Jobs and the designer quarrel, insisted on Apple’s logo reversed! It’s because of this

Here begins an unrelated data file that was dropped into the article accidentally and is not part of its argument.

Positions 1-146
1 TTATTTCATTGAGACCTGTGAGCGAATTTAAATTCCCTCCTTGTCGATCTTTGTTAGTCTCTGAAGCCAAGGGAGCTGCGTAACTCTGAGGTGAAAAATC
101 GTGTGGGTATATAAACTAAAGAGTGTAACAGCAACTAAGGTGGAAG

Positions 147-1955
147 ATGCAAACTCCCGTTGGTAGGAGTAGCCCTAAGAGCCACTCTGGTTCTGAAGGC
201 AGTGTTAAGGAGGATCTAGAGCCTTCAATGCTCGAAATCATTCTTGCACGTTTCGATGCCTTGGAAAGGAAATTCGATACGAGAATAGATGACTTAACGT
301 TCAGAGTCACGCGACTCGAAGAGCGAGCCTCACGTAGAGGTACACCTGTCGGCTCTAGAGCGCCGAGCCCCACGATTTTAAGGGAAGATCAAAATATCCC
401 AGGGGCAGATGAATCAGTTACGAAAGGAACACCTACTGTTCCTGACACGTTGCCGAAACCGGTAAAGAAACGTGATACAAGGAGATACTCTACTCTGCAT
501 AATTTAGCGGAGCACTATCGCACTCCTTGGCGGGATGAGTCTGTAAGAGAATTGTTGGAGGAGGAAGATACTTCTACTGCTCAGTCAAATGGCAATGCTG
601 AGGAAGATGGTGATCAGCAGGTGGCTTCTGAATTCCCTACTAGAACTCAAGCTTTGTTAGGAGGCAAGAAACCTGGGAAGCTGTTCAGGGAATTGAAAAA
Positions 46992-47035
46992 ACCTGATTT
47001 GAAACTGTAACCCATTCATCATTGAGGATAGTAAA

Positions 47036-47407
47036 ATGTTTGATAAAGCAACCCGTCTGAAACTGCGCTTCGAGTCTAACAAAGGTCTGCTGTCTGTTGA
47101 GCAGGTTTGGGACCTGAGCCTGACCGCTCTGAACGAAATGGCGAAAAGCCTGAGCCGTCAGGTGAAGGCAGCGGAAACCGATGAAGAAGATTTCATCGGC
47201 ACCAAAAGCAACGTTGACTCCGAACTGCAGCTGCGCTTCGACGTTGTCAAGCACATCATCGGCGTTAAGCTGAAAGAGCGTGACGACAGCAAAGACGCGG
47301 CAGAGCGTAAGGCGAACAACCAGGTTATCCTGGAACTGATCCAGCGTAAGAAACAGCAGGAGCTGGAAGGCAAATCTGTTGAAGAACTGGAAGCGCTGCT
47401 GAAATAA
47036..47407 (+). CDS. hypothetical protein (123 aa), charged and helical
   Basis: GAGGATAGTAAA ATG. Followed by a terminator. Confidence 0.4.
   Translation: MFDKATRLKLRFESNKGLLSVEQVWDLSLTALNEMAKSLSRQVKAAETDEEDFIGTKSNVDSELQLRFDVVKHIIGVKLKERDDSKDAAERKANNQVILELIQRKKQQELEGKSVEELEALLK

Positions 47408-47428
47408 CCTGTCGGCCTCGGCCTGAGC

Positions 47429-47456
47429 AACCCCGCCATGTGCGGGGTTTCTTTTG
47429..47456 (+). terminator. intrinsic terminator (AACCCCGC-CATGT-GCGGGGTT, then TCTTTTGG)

But one thing you may not know is that 20 years ago, when you sat opposite an open apple notebook, you would find that the apple logo was reversed. Ken Siegel has been recognized as the most creative designer of apple. He has been working with Steve jobs since the 1980s. For the orientation of the apple logo, he only considers the usage habits of Apple customers. When the notebook is closed, users will see a positive Apple logo. < / P > < p > however, the problem occurs when the laptop is turned on. The apple logo in front of the user turned upside down after being opened, and the user could not feel any abnormality. < p > < p > so jobs repeatedly asked Segal and his design team to adjust the design, and even had great differences and kept running in. Finally, we saw the apple logo. < / P > < p > this is what we often say: visibility triggers conformity. The more comfortable an observed object looks, the more likely it is to be imitated. And one of the key elements that drives people to share with each other, and even to make products spread wildly in the market, is “visibility”. < / P > < p > there is no doubt that this logo of apple is deeply rooted in the hearts of the people. We have to admire Steve Jobs for his outstanding business mind. He dares to break the traditional spirit of innovation and pursue perfection. Only in this way can Apple grow into a technology giant in the industry under his leadership. Although jobs passed away, his spirit and his pursuit of perfection remained in people’s hearts forever. This paper describes the tortuous experience and complex personality of Steve Jobs, and analyzes some doubtful points in his life, which can be called the most comprehensive and objective biography of jobs. < / P > < p > five biographies of famous people, only 59 yuan. All the successful people have not stopped reading. What’s the reason for those eager to succeed not to learn new knowledge? American companies begin to give up R & D: who should pay for corporate research?